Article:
Don McLean's Daughter Writes of a Shattered Childhood

by VVN Music

Over the last few months, the world has learned a different side of singer/songwriter Don McLean than the one they've know for the last 45 years.

McLean broke onto the scene with the now classic American Pie in 1971, a song that, to this day, has a mythic history with numerous references to be deciphered. He followed with more timeless songs such as Vincent, Castles in the Air and And I Love You So.

Yet, this past January, the smiling, friendly persona that McLean showed when in concert was countered with his arrest for domestic violence in an incident that eventually also saw him charged with terrorizing, criminal threatening, criminal restraint, criminal mischief and obstructing the reporting of a crime.

His wife, Patrisha, also wrote of years of abuse from McLean pointing to a bad temper and said that, if she hadn't been able to get to a phone on the night of the incident, she doesn't feel she would have survived.

Up until now, the story of McLean's outbursts have come solely from his now ex-wife; however, his daughter Jackie has written an essay detailing her childhood.

Published at The Talkhouse, McLean talks about being secreted away in the family home with her brother Wyatt.
I lived in a house on a hill, far away from the small town below, with my parents, my brother and a vivid, Technicolor cast of virtual friends. My father was afraid to let us leave the house. He always told us that it was dangerous outside. Friends were not allowed to come over.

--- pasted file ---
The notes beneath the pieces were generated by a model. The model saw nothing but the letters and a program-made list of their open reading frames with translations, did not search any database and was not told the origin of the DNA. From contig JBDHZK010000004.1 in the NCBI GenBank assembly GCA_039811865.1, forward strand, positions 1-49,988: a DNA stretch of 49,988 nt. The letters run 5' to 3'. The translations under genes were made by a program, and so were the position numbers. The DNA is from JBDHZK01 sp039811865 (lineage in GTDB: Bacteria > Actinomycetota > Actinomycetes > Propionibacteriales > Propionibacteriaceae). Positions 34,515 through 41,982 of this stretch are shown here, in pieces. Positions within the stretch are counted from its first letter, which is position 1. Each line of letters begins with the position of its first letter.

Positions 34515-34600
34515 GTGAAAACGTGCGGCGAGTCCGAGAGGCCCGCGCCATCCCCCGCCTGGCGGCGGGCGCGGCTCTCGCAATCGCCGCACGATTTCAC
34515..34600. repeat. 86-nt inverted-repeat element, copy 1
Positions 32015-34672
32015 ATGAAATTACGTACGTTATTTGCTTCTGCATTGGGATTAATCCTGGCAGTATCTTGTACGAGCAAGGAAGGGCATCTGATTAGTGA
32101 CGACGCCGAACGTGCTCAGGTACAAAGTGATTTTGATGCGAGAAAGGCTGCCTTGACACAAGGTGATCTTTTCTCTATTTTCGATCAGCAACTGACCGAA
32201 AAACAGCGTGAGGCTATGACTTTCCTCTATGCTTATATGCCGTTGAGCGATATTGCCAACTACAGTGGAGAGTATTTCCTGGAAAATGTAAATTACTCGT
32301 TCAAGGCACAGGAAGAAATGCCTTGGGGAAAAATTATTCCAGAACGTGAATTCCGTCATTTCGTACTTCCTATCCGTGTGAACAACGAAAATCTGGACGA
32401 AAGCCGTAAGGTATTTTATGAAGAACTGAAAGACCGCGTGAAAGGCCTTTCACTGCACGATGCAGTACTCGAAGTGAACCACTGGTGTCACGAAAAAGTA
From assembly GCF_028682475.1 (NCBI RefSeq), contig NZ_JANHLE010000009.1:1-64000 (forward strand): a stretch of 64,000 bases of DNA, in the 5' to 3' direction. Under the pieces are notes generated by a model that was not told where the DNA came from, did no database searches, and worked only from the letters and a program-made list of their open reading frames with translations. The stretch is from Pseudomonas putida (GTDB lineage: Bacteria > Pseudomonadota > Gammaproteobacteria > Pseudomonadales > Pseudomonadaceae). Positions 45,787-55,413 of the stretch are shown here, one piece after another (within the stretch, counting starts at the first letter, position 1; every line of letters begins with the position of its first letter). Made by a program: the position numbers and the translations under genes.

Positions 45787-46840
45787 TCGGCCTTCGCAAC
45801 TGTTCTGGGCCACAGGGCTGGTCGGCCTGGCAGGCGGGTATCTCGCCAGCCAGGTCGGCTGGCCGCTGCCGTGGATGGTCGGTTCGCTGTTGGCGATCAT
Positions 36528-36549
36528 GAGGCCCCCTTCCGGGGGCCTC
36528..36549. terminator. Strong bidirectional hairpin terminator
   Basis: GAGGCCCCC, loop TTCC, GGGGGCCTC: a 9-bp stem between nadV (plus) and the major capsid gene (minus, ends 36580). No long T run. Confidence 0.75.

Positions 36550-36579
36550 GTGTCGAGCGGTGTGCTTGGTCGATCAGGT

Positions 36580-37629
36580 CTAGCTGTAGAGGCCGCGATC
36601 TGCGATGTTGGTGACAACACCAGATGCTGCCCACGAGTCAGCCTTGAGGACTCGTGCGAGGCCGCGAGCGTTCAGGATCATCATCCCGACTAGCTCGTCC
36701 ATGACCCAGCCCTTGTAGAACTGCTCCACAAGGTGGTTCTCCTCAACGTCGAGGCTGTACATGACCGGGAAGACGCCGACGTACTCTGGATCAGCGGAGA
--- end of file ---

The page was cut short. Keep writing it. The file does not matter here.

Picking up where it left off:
When she did attend school, she watched the other students from the side, not having had experience in social norms and language. Her only friend was her brother with whom she invented ways to play in their rural home.

The most chilling, though, is her final paragraph where she says her father would grow angry whenever she would show signs of growing up:
My father could never forgive us for growing up. He wanted to keep us, his lost children, in a Peter Pan fantasy. Every sign of growth caused an outburst, a strain on the bubble that contained us. As I got older, I took to hiding in my room more and more. My very appearance was evidence of my failure to stay the way he wanted me to. Every day he talked wistfully about the good times when we were immobile, mute, helpless against any influence. “I remember when you were first born,” he’d say, “you were the first thing that was ever completely mine.”
You can read the entire essay at The Talkhouse.

Jackie McLean recently released her first EP under the professional name Roan Yellowthorn.

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